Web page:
Near the Dominion Theatre was one of the most deprived areas of London, and the scene of the Capital’s most bizarre tragedy – the London beer flood. Before New Oxford Street was constructed the area behind Centre Point, the St. Giles area, was a rookery where some of the poorest of London lived in dirty, cramped conditions, and on the boundary of the rookery, on the site of the Dominion Theatre stood the Meux’s Brewery.
A popular beer at that time was porter, a dark beer which originated in London during the early 18th century. Prior to that beer was distributed to the publican “very young” and aging was performed in the ale house, porter was the first beer to be aged at the brewery and dispatched to be drunk immediately. It was also the first beer which could be made on a large scale, and as it was invented in London and drunk by London’s porters it naturally became known as London Porter.
Three or four pints a day
Working in London’s markets were thousands of porters and manual labourers who would daily consume three or four pints or this dark heady brew that had an alcohol content of between 6.6 and 7.0% ABV.
The brewing process of porter enabled producers to make it on an industrial scale, building ever larger vats to accommodate its growing demand. Meux’s Brewery Company had by 1795 vats 22-foot high that could contain 8.4 million pints of beer. So large were these barrels, upon the completion of a new one a reception would be held and one account relates that 200 diners sat down to a meal within its gigantean walls.
This highly profitable enterprise came to an end on Monday 17th October 1814 at about six in the evening, when a corroded hoop on a large barrel prompted the sudden release of over 2 million pints of beer. The explosion could be heard some five miles away. It destroyed the brewery wall and badly damaged two houses.
Drowned in beer
Some were drowned by the tsunami of beer and others were overcome by the fumes, while an even greater number hampered in rescue while using pots of collect this manna from heaven. The area, as today, was very flat and rescuers were sometimes up to their waists in beer trying to evacuate people from their basements.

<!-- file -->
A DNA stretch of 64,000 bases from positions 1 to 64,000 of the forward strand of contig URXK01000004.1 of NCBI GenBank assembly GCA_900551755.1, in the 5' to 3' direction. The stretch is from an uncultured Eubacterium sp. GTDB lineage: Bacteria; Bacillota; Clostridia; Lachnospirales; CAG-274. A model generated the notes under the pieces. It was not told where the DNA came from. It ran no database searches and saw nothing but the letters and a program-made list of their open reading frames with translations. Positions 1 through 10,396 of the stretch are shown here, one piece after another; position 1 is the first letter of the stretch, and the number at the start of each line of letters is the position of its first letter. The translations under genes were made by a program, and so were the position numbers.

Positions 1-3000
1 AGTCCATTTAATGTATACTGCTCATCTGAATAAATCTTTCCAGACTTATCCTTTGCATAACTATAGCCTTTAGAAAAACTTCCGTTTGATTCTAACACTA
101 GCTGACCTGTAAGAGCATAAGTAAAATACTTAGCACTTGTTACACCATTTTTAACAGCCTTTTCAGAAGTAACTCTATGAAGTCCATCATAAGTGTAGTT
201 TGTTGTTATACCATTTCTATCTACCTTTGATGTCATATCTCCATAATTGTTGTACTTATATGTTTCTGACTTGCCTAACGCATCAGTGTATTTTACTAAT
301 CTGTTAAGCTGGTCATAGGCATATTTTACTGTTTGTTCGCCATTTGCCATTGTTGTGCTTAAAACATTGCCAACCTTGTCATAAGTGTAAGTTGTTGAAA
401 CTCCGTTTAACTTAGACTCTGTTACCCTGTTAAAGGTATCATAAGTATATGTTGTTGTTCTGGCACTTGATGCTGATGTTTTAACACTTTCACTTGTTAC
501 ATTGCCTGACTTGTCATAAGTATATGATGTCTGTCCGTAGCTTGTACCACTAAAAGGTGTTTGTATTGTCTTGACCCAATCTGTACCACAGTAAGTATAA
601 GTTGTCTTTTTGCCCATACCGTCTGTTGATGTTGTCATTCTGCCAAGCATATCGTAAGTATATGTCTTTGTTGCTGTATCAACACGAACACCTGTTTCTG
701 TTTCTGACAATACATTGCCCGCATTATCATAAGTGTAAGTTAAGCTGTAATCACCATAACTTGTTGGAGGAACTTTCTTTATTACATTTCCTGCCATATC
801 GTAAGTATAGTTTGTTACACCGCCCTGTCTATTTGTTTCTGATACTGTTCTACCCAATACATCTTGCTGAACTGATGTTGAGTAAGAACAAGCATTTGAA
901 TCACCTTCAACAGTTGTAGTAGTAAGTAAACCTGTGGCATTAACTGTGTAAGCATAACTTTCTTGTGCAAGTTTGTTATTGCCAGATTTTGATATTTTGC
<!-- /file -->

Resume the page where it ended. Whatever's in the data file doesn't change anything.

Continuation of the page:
Some nine people died that day as a direct result of the accident, and one victim died some days later of alcohol poisoning; he had heroically attempted to stem the tide by drinking as much beer as was humanly possible.
As with the way of the poor in those days, to try and make ends meet families displayed the victim in their house propped up in an armchair for inspection at a small fee. In one house so many crowded into the room that the floor collapsed, the spectators plunging into the basement, which was of course was full of beer.
The smell of beer lasted for months and many lost their homes and livelihoods, while the Meux Brewery was taken to court over the accident, the judge ruled that the calamity was an Act of God with the deaths simply casualties.
Italian revolutionary Giuseppe Garibaldi once said: “Bacchus has drowned more men than Neptune”. He could have been talking about 18th century London.
Picture from Los Flowers’ Flickr stream.
A version of this post was published by CabbieBlog on 10th January 2012